1. Shaheed Ur Rehman, Kevin Kyungsik Choe, & Hye Hyun Yoo. (2016). Review on a Traditional Herbal Medicine, Eurycoma longifolia Jack (Tongkat Ali): Its Traditional Uses, Chemistry, Evidence-Based Pharmacology and Toxicology. Molecules, 21(3), 331–331.
2. Chen, C. K., Mohamad, W. M. Z. W., Ooi, F. K., Ismail, S. B., Abdullah, M. R., & George, A. (2014). Supplementation of Eurycoma longifolia Jack Extract for 6 Weeks Does Not Affect Urinary Testosterone: Epitestosterone Ratio, Liver and Renal Functions in Male Recreational Athletes. International Journal of Preventive Medicine, 5(6), 728–733.
3. Alfaqeh, H., & Hussein, H. (2014). Pages: 15-19 To Cite This Article: Hamoud Hussein Alfaqeh-PhD., Long-Term Consumption Effect of Eurycoma longifolia Jack on Histopathological Changes in the Vital Organs in Rats. Advances in Environmental Biology, 8(18), 15–19.
4. Ching Hao Li, Jiunn Wang Liao, Po Lin Liao, Huang, W., Ling Shan Tse, Cheng Hui Lin, Jaw Jou Kang, & Yu Wen Cheng. (2013). Evaluation of Acute 13-Week Subchronic Toxicity and Genotoxicity of the Powdered Root of Tongkat Ali (Eurycoma longifoliaJack). Evidence-Based Complementary and Alternative Medicine, 2013, 1–11.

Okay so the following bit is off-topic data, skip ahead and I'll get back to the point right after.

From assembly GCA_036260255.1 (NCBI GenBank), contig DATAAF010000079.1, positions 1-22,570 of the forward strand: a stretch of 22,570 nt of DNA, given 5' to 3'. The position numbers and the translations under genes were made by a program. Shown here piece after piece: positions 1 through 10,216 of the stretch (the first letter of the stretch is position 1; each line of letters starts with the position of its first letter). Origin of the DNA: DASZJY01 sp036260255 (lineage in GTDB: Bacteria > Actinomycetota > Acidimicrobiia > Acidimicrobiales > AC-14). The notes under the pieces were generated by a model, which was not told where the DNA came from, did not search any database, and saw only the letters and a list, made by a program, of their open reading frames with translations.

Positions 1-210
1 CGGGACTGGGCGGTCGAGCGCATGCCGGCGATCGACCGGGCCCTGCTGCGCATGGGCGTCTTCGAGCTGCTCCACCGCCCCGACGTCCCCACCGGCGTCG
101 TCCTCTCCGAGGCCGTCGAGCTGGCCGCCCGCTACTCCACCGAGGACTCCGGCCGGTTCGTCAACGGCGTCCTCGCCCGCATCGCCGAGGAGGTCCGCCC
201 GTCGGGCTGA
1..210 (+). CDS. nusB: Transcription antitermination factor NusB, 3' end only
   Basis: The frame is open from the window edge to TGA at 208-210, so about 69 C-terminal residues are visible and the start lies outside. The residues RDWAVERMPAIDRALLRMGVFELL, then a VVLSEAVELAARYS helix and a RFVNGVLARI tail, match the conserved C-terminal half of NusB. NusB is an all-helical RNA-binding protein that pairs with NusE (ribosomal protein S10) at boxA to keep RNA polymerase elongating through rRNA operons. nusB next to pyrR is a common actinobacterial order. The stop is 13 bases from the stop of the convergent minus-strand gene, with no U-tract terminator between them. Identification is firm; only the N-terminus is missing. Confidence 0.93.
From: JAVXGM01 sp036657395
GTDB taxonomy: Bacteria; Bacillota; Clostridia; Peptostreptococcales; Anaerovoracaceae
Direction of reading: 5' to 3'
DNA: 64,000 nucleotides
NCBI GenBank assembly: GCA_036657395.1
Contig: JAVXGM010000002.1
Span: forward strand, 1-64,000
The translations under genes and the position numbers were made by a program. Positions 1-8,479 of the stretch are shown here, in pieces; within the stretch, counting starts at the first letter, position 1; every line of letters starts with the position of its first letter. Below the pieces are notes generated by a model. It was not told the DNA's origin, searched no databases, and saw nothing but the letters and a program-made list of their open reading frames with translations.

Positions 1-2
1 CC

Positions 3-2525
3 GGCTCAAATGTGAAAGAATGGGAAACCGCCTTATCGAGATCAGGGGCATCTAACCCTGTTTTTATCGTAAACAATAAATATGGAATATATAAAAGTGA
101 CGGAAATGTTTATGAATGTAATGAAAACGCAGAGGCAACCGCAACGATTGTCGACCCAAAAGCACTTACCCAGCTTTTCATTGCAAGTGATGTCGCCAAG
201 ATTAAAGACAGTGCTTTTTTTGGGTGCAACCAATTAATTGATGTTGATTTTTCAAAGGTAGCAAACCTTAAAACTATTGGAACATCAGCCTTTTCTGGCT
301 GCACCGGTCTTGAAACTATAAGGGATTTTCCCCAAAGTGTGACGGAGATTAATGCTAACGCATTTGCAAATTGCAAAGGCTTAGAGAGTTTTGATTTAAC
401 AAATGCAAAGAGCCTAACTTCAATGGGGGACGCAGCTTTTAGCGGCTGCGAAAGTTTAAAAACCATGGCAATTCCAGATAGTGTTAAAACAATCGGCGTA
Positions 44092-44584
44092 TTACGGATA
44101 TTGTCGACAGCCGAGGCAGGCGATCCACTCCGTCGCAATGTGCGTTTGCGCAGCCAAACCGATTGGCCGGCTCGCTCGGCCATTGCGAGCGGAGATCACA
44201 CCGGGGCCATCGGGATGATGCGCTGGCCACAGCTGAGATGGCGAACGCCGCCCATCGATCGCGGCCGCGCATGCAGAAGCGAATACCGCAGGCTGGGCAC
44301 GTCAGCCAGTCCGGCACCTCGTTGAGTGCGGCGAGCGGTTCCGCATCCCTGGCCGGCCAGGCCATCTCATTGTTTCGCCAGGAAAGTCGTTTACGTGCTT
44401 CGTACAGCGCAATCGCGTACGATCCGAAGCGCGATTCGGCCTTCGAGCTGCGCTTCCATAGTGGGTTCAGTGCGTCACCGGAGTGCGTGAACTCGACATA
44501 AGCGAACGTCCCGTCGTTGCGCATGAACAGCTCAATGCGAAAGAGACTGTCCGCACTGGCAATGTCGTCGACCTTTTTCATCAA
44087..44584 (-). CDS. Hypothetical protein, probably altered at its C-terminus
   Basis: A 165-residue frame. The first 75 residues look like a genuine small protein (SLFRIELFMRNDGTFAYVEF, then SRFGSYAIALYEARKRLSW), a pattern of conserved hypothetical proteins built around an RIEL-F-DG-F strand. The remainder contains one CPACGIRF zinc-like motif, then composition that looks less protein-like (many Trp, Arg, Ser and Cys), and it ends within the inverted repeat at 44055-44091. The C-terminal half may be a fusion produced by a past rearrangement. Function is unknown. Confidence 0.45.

5. Talbott, S. (2013). Human Performance and Sports Applications of Tongkat Ali (Eurycoma longifolia).
This article synthesizes information from studies conducted by experts and researchers worldwide. The studies from the researchers below have contributed significantly to the article's content, aiming to provide reliable information to readers.
Shaheed Ur Rehman
Expert Shawn Talbott Nutrition Expert Shawn Talbott
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Ralph S. Albert, with over 10 years of expertise in nutrition and research, now heads the Research division at Vinatura Supplements. His dedication and extensive knowledge ensure top-quality articles on nutrition and health, collaborating with a skilled team. He has successfully completed The VINATURA Expertise Research Training Program, underscoring his commitment to Vinatura's mission. Ralph has also published numerous articles and conducted valuable research in the field, making him a trusted resource for individuals on their wellness journey.